It’s when a cab driver nonchalantly sticks a hand out of their window, when you really need to stick the anchors on. As you soon learn in London, a Cabbie’s hand out of the window is a profound gesture of biblical nature, for it will truly part the seas of traffic, across all lanes and denominations to allow the Londoner’s saviour, the black cab to perform a U-turn. Come what may, no matter time of day, on Sabbath, with no fear of other infidel road users present, the tarmac in front of that cab will be thy blessed and none shall interfere nor blaspheme. Thy shall let that cab perform thy holy U-turn decreed. Upon completion of this latter day miracle the tides of chemical emissions will crash forth, the sea of traffic will return and no enemies shall follow thy holy black cab as they deliver another fair paying city apostle to the promised land.
Following the absolute nightmare I previously had removing the rear shock from Mary’s CBF500, I was adamant not to let the newly refurbished shock also get ruined by the elements. By default Honda, in their infinite wisdom leave the shock completely unprotected from the rear tyre and all the curd and wet it flings up into the wheel arch – yeah, nice one. A rear hugger is the perfect solution help keep the swing arm, shock and most of the wheel arch protected.
The front brake on Mary’s CBF500 had been feeling a bit spongy since we bought it and just didn’t inspire much confidence. At first we dismissed the poor stopping power due to a single disc and two pot caliper with some basic organic pads in it. But no, it was most definitely spongy with either old fluid, air in the system or duff rubber hose.
Since I was planning to drain the brake fluid, replace and bleed the system, I picked up some Hel braided hose to fit at the same time. With just one line to one caliper, replacement hose would be cheap and didn’t make it worth my while not changing them at the same time. With some forum discount codes floating around, they came delivered direct from Hel for £23 – bargain! Although I was a little boring and just opted for basic black lines with default silver banjos, rather than any of the multitude other colours they are available in.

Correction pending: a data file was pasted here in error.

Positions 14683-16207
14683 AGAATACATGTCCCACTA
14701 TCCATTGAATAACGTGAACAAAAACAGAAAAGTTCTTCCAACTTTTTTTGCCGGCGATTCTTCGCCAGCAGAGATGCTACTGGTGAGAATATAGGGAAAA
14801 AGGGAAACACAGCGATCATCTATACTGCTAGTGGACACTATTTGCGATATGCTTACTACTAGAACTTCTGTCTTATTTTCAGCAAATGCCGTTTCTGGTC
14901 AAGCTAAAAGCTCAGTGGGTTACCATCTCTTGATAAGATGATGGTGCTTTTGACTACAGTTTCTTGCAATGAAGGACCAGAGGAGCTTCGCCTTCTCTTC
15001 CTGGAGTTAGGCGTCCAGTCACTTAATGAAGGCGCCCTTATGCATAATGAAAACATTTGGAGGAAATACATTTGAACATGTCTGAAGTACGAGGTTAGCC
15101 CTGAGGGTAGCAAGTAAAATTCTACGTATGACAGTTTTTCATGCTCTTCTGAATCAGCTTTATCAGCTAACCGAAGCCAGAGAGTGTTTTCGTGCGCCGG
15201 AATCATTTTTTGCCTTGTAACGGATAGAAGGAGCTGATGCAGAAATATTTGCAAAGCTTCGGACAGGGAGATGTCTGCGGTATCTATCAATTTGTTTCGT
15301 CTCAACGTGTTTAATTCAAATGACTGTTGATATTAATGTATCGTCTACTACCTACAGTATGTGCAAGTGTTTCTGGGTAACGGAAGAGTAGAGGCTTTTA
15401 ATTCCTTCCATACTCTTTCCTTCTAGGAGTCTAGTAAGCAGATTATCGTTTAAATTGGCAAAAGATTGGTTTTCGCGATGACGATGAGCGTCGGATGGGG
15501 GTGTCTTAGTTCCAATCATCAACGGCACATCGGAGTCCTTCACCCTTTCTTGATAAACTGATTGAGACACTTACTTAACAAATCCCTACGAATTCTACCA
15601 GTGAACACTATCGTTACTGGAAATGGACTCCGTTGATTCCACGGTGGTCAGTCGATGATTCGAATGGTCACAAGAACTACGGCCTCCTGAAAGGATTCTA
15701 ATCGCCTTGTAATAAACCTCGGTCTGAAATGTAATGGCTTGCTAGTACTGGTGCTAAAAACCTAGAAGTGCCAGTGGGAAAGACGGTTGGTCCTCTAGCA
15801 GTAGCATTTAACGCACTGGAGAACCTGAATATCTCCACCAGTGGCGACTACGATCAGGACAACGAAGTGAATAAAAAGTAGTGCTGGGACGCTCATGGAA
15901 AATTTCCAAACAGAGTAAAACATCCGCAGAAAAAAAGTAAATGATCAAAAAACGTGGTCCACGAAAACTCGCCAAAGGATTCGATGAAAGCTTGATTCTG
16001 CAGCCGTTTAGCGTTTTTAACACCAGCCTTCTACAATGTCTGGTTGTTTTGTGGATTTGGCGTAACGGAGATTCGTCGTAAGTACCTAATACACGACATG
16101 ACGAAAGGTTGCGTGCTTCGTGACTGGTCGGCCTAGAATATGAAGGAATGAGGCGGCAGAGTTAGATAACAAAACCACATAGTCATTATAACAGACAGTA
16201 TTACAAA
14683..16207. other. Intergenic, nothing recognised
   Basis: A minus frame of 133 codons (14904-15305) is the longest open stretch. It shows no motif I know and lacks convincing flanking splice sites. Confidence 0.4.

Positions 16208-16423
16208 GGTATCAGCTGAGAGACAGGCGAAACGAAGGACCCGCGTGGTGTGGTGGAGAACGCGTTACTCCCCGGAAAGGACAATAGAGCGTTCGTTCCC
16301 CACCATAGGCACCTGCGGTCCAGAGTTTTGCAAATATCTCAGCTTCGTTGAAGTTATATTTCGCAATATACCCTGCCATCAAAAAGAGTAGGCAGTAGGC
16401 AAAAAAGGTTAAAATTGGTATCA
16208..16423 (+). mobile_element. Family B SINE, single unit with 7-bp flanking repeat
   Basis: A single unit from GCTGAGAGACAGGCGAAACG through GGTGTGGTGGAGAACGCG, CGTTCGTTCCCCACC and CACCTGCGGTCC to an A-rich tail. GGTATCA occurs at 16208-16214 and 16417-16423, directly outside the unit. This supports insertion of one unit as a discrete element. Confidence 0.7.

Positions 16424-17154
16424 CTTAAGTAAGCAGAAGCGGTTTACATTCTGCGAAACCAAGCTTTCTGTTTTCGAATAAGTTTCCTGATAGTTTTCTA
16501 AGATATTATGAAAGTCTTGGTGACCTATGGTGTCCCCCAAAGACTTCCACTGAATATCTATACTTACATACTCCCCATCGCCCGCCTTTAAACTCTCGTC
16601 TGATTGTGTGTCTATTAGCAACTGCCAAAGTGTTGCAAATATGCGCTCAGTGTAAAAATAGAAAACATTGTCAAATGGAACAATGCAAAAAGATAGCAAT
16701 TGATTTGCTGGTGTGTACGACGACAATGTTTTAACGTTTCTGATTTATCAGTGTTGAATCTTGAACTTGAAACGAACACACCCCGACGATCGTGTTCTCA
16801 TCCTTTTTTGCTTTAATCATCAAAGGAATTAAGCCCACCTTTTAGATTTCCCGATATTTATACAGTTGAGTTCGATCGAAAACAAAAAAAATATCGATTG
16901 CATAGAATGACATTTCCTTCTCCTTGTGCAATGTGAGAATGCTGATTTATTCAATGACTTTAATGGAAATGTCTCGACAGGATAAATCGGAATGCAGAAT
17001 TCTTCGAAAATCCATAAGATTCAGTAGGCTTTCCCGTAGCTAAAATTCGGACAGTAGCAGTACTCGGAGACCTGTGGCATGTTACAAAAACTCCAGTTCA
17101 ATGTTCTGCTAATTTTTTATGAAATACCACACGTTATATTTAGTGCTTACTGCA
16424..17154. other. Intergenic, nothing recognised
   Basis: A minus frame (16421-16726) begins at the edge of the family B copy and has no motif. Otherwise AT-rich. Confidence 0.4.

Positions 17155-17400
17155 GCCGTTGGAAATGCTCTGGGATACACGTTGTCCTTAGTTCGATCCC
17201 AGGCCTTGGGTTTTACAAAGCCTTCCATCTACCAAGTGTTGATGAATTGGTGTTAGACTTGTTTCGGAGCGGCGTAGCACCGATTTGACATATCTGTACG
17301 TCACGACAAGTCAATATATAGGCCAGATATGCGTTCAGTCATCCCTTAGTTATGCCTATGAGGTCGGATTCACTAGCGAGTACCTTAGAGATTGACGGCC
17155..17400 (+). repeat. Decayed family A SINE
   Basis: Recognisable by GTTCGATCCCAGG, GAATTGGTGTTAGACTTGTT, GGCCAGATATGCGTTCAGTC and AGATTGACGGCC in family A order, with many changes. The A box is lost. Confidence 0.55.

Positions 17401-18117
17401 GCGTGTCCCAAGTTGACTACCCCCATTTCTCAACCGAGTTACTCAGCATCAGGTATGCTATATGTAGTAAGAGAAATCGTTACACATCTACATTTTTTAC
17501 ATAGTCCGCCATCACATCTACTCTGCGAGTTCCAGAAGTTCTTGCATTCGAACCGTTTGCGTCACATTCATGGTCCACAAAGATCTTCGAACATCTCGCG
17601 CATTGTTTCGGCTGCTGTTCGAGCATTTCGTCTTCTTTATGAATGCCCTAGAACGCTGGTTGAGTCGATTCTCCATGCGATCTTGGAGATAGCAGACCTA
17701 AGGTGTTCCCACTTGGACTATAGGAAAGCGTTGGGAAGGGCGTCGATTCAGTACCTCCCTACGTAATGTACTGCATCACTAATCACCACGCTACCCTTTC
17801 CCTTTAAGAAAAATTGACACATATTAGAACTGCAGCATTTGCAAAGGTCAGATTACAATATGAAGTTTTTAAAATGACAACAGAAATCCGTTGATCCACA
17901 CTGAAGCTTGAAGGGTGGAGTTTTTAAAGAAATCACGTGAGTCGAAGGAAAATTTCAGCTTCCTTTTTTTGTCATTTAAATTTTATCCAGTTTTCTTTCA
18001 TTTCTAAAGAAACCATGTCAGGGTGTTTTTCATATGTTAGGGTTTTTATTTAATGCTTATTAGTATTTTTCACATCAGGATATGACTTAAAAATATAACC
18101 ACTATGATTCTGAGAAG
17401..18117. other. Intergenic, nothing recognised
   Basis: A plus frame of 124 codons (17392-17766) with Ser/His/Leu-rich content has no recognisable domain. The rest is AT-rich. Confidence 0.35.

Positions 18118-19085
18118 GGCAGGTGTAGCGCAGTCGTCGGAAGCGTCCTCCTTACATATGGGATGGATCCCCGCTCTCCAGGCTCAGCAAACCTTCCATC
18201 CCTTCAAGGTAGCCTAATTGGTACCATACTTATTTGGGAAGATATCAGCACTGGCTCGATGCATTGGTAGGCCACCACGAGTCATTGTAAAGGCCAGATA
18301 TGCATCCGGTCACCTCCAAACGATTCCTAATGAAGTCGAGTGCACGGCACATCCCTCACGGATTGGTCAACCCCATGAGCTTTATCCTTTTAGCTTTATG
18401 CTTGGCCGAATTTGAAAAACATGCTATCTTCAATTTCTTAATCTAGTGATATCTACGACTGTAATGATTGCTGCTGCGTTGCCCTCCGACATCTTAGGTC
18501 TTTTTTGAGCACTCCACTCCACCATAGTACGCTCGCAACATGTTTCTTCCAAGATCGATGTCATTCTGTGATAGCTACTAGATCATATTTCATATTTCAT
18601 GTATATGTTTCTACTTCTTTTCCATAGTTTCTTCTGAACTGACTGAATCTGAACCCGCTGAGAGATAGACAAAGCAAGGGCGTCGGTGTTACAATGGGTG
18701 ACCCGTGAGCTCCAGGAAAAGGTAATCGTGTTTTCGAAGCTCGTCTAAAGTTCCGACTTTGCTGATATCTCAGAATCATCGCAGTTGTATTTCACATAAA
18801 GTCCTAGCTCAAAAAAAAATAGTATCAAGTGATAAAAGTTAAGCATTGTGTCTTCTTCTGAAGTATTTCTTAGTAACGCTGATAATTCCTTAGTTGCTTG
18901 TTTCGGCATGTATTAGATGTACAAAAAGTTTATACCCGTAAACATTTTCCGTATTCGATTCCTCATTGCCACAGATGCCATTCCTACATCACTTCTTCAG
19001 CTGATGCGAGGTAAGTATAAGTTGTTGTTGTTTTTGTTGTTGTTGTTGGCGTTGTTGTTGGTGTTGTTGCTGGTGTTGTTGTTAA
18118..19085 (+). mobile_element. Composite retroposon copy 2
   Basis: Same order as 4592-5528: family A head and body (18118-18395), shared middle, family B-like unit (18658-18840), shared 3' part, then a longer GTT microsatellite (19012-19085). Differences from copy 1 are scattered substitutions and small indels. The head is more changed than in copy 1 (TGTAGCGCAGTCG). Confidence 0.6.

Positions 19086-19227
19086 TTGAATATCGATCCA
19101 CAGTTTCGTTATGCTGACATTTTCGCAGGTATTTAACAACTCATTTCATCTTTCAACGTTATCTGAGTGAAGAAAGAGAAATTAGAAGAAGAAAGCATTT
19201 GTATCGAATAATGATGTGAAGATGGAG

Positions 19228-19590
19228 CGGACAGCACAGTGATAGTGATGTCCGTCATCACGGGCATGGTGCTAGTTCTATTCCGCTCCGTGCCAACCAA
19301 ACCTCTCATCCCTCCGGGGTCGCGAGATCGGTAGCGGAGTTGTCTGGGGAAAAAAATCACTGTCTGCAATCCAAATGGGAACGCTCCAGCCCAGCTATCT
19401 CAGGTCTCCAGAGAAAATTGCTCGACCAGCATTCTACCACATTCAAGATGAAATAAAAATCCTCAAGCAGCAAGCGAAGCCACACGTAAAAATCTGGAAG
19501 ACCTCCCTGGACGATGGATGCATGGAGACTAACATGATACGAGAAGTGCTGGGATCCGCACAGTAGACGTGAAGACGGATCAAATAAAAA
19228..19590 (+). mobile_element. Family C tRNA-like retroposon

The hose fitting was a doddle, all bolts and banjo joints fitted perfectly. Bleeding took a little more effort and some persistence, to finally expel all the air bubbles out of the system. The results were much better though, brakes with a nice solid bite
Hel braided brake lines definitely get my recommendation. I’ve been using them on my Fazer for the last year and now they’ve vastly improved things on Mary’s CBF.
When it comes to hard luggage and top boxes, the name Givi is synonymous, with this leading Italian brand make some of the most popular luggage on the market. As a London commuter hard luggage is incredible useful for carrying stuff; the essential security chain, work clothes to change into, packed lunch, laptop, books etc. A top box will carry the lot with ease, whilst keeping it all dry and secure. In the event of a spill, you really don’t want to carrying all that stuff on your person.
When we bought Mary’s CBF500 it came with a cheap set of heated grips fitted, very handy for the winter. However, their installation was critically bodged. The grips were glued on using a rubber type grip glue, which although fine whilst the grips were cold, when hot the glue became tacky and no longer adhesive. Thus when twisting the throttle, the grip would slip round, and not rotate the throttle! To address this, I consulted internet wisdom and opted for the double side carpet tape method.